19 Jun 2009
Vehicle Weight - Knowledge Reference
We have a major issue that we, at Berrima Diesel, think needs raising to the 4WD scene. Its in regards to vehicle weight. This, I am sure, will be a scandalous issue for the accessory guys but one that I think urgently needs addressing for 4WD owners and other road users We usually see half a dozen 4WDs in here a day for tuning, performance problems or turbo charging. During the process of our work we weigh the vehicles as part of the final job. We do this as we have most vehicles coming in here for a power gain. It might end up with the power gain at the wheels, but it may not push the vehicle as thought This is where the weighing process comes in, sometimes resulting in very raised eyebrows and surprised customers. A big problem that we see from the ever increasing weight of 4WDs is fuel consumption. Not enough is said of this. A standard 4WD diesel can start off with a happy consumption figure of around 10-12 litres/100km only to have it blow out to 16ltres/100km once modified.
We utilise a modern electronic weighbridge that is accurate to within 10kg. A most recent surprise for an old friend of 4X4 Australia was with Ron Moon and his GU Patrol. I can remember his eyes when the digits went over 3 tonne And the vehicle wasnt what I would called super modified. Just the usual steel gear
Considering that the average 4WD wagon only has a payload capacity of just over half a tonne, it doesnt take long to swallow that up with 2 or 4 occupants, oils in the engine, diffs, gearbox, fuel in the tank/s, the normal accessories like bull bar, towbar, heavier suspension (big springs and shocks are literally heavier). Even different tyres can weigh substantially more than standard .Generally the big wagons have a maximum GVM (max loaded weight) of 2.9 tonne to 3.1 tonne. We see the average ones come in here weighing 2.9 tonne to 3 tonnes and they are certainly not loaded for a trip. When we get the accessorised big wagons in here they start to reach towards 3.2 tonnes and we have seen the odd 100 series in here, obviously with a lacking power problem, weighing in at 3.5 tonnes. When you talk troopies, they regularly weigh over their GVM as they are stacked up with all the heavy gear needed for the trip. Large steel fuel tanks not only carry a lot more fuel (weight) but weigh in surprisingly more than the factory poly or tin tank.
Tyre blowouts are common on a lot of trips and this is an area that weight can have a huge effect Standard tyres are designed to work within the working parameters of the vehicle but once it is weighted up the tyres standard tyres are often working very close to their maximum weight limit. Throw in an extremely hot bitumen Australian road and the working weight of the tyre gets lower. When considering loading up next time, check the loaded weight of the vehicle and check the combined load rating of the tyres. Make sure you have a good percentage of difference between the tyres and the weight of the 4WD they are carrying. Eg- probably 20% to30% less weight of the vehicle than the maximum tyre carrying load Wheel bearings are another thing to remember with overweight. Make sure that they are greased if you are carrying weight.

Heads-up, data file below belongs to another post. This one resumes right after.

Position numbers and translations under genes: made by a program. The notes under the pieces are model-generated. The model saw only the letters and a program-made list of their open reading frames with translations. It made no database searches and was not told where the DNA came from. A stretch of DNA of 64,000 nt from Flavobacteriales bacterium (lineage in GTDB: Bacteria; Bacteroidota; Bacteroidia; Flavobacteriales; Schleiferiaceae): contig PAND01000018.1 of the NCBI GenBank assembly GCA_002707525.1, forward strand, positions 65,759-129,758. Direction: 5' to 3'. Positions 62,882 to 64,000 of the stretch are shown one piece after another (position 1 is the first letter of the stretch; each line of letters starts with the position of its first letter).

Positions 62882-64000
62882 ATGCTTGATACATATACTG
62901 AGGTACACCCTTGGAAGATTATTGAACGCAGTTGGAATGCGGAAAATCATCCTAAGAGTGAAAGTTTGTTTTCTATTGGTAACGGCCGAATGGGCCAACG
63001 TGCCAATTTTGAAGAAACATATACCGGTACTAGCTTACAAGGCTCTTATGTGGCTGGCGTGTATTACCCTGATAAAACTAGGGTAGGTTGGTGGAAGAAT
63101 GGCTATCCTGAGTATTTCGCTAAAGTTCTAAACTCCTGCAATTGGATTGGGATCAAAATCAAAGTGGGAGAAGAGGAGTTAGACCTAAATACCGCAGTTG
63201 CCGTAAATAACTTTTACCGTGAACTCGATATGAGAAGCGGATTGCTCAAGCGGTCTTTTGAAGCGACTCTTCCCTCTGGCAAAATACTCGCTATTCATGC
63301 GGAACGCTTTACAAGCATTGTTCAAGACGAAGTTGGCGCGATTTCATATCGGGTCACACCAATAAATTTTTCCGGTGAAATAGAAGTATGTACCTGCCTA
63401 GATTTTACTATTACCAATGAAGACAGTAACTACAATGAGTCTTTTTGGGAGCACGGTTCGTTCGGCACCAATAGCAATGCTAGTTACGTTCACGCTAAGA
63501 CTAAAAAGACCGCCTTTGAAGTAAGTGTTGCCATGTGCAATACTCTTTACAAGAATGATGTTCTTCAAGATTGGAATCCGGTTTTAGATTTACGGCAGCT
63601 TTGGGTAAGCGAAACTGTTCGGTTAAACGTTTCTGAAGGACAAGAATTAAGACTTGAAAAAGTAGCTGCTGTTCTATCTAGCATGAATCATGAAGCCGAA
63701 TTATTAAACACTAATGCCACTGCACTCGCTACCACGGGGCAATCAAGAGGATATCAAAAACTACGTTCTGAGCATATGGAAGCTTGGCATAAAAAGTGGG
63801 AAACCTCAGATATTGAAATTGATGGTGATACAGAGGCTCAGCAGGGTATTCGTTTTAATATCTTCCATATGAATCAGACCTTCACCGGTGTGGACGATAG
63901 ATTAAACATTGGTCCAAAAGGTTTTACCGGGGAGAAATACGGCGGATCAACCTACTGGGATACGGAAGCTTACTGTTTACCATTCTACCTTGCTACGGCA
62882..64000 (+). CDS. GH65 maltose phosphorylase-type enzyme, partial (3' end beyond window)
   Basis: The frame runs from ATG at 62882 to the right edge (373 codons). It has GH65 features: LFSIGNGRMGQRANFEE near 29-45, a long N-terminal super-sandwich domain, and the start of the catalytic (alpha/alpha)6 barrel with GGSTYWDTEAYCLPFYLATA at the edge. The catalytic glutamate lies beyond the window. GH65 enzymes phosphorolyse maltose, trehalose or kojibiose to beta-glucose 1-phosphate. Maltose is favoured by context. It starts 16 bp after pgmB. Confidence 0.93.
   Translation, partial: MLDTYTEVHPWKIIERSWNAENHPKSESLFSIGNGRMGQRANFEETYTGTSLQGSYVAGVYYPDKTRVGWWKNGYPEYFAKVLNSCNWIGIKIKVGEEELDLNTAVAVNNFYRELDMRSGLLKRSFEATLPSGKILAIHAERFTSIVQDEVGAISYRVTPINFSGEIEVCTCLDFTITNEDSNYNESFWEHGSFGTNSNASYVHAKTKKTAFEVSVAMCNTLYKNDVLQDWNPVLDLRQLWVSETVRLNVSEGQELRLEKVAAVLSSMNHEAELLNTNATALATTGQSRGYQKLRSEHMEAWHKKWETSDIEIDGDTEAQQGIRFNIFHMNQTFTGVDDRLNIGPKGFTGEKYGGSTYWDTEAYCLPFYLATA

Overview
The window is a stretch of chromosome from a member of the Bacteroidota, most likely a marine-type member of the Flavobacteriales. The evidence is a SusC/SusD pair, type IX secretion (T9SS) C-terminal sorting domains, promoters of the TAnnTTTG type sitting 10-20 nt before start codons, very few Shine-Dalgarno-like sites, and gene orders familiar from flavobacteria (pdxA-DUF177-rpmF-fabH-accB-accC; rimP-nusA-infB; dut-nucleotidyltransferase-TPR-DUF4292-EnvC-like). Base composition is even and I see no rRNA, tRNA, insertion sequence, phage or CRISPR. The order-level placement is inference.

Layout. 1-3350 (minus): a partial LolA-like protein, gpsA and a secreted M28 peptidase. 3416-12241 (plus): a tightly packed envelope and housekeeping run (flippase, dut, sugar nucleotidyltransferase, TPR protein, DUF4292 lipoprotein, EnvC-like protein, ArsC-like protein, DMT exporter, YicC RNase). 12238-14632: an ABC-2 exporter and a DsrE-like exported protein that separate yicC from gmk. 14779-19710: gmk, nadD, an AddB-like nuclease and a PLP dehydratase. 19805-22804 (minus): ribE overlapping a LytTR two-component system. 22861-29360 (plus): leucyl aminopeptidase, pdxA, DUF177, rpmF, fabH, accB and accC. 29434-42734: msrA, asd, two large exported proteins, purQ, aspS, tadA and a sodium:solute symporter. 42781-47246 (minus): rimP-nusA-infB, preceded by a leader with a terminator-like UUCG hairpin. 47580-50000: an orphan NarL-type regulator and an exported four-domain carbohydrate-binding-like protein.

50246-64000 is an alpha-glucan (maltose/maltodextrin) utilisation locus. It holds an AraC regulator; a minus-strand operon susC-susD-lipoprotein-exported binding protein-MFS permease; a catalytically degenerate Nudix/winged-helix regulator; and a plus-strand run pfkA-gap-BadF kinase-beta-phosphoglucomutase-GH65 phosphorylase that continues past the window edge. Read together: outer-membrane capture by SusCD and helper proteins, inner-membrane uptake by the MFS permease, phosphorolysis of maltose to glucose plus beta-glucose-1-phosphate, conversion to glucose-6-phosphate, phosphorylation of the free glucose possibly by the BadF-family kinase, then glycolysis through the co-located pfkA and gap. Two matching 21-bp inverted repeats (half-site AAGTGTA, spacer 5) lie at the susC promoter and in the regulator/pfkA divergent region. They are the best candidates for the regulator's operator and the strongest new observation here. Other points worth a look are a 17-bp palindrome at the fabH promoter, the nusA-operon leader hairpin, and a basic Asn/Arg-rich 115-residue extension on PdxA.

I am extremely concerned with what I see on a daily basis in regards to vehicles overweight and this issue needs addressing by somebody fast. Shocked faces are the ‘norm’ when I explain to customers that their vehicle is illegally overweight and is the main factor in the performance problem I ask the owner how much they think their 4WD weighs and the general answer is 2.2 tonne or 2.4 tonne. When I explain that it weighs in at 3 tonne or more they have trouble believing it Add to this the 2 tonne trailer and you have, for example, a 3 litre Nissan trying to move a combined weight of 4.5 to 5 tonnes
There is already an issue with 4WDs on the road and I think that the insurance issue with overweight vehicles will not be far away. I think that a listed weight, initiated by the accessory manufacturer on accessories, would be of a great benefit to people
A final note is the areas of weight that people dont suspect. Steel fridges, larger tyres, upgraded suspension also lends itself to more weight as well as thicker springs, storage drawers, roof racks, dual batteries, different seats, HF radios. We usually need these for trips, but it’s at least the knowledge of where the weight is coming from that can help with controlling it.
Find a reputable weigh bridge or just turn into an RTA truck weigh bridge for free and get ready for a possible shock
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